Learning happens in lots of ways and places. These past 18 months have provided numerous and excellent examples of that. But how do we create or add that educational magic that personalizes both learning opportunities as well as curriculum opportunities?
Personalized learning is defined by iNACOL as “Tailoring learning for each student’s strengths, needs and interests–including enabling student voice and choice in what, how, when and where they learn–to provide flexibility and supports to ensure mastery of the highest standards possible.” While some of this tailoring has occurred in the past, the switch to virtual learning necessitated additional to occur. Personalized learning does not need to be all the above. Which pieces have you incorporated and which ones do you want to strive to incorporate?
Establishing and developing a culture for learning is key to supporting students in directing their learning, personalizing their learning paths. And it’s not just in the classroom. Think about the curriculum offered in a school district, large or small, rural or urban. Can one district or school provide all the courses that would actively engage all learners?
Personalized learning offers students the opportunities to collaborate with their peers, practice higher-order critical thinking skills and attempt more rigorous coursework to stretch them – all skills needed for success in the modern workplace, all part of becoming self-regulated learners.
Three Reasons Why Personalizing Learning Is Important
Providing multiple options for engagement is critical as it helps learners stay motivated. Engagement includes metacognition, collaboration, choice, and challenge. If we consider some basic metacognitive strategies: the ability to predict outcomes, self-talk to explain concepts and ideas to improve understanding, identify areas of challenge, activate background knowledge, and plan ahead, all of these are skills that can be taught. These skills also set learners up to create their learning paths. How do we do this for our learners? Which strategies can you incorporate into your learning environment?
Learners of all ages thrive in environments where their voice matters and they have a choice in the learning process. We can support learners in making intentional choices about who they choose to work with by providing reflective prompts. These opportunities for collaboration allow for personalization by the learner.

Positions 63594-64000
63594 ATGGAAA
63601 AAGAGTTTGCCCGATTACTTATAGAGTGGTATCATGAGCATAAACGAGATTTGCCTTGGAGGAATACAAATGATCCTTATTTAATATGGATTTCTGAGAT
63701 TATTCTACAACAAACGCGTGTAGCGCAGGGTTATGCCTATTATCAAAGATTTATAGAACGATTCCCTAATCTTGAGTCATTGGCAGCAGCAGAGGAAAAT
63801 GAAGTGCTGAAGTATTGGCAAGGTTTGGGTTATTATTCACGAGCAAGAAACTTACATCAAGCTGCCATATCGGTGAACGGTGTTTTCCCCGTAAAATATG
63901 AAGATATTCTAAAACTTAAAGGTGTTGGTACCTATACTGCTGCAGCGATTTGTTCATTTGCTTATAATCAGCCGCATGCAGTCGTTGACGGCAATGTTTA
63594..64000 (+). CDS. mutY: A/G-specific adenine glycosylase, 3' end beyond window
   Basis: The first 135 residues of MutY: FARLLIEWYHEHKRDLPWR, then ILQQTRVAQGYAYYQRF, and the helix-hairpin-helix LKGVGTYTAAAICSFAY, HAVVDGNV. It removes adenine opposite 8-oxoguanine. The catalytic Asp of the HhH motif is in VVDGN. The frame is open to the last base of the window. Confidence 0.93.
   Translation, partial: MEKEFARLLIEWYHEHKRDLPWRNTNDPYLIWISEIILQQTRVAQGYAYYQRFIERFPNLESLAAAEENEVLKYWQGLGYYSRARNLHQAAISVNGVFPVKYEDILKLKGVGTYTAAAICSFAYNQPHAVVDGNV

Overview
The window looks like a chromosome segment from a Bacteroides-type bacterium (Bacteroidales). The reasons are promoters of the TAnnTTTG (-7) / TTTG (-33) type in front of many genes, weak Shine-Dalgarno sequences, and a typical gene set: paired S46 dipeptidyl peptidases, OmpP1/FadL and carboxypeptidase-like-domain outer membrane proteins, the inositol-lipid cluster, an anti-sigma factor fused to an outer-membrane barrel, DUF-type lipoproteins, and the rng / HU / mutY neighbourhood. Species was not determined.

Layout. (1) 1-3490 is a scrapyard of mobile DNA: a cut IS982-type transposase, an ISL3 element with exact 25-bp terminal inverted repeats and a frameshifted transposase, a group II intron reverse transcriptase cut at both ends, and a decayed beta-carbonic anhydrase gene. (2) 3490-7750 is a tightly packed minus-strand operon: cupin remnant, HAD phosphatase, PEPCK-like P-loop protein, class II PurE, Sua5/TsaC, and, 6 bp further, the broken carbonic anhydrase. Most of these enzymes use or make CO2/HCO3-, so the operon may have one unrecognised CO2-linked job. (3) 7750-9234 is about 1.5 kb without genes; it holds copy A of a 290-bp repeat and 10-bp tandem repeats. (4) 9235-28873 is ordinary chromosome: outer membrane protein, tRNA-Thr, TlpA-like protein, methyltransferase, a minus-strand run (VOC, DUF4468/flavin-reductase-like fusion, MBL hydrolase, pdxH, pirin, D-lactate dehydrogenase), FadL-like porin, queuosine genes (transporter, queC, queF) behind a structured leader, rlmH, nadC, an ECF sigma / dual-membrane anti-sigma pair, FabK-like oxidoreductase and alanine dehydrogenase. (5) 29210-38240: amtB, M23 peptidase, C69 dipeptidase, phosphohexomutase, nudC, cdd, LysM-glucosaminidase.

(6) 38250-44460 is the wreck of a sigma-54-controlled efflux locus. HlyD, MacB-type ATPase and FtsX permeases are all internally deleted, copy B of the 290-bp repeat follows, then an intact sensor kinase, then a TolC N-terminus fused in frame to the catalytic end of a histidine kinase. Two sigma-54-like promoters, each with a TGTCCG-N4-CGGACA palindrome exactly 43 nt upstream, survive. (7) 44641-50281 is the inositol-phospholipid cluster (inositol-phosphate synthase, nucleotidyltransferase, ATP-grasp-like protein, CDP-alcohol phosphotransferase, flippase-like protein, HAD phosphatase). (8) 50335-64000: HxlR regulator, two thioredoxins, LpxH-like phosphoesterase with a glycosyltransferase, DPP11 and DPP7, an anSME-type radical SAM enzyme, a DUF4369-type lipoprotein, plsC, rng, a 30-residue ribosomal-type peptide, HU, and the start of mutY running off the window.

Expanding choice expands engagement. As we talk about personalizing learning we are focused on what students want to learn. Other choices matter as well, such as the learning environment itself. Does all the learning need to happen in the usual places? Think about the entire educational ecosystem, which includes the community. How students learn may also be a choice: read, watch, listen, try, participate in online communities, or collaborate with peers. Another way to personalize and increase engagement is in offering choice in how learners demonstrate their learning.
- Some schools have adopted Genius Hour, which is based on principles from Google where employees spend 20% of their time working on passion projects. In K-12 education, Genius Hour is simply providing students regular opportunities to explore their interests and curiosities.
- You might institute a program called WIN (What I Need). In WIN, students get to decide which content area they will focus on during the weekly WIN period.
- At one elementary school it is called “power half hour” where students can direct their learning for 30 minutes each week. After six weeks, they must produce something that teaches others about what they’ve focused on. It is used as a listening and speaking grade along with research.
Equity in Learning
Personalizing learning and opportunities to learn are equity issues. The UDL website says, “Individuals are engaged by information and activities that are relevant and valuable to their interests and goals. To recruit all learners equally, it is critical to provide options that optimize what is relevant, valuable, and meaningful to the learner.” How is it possible to provide equity if all are given the same assignment to do in the same way?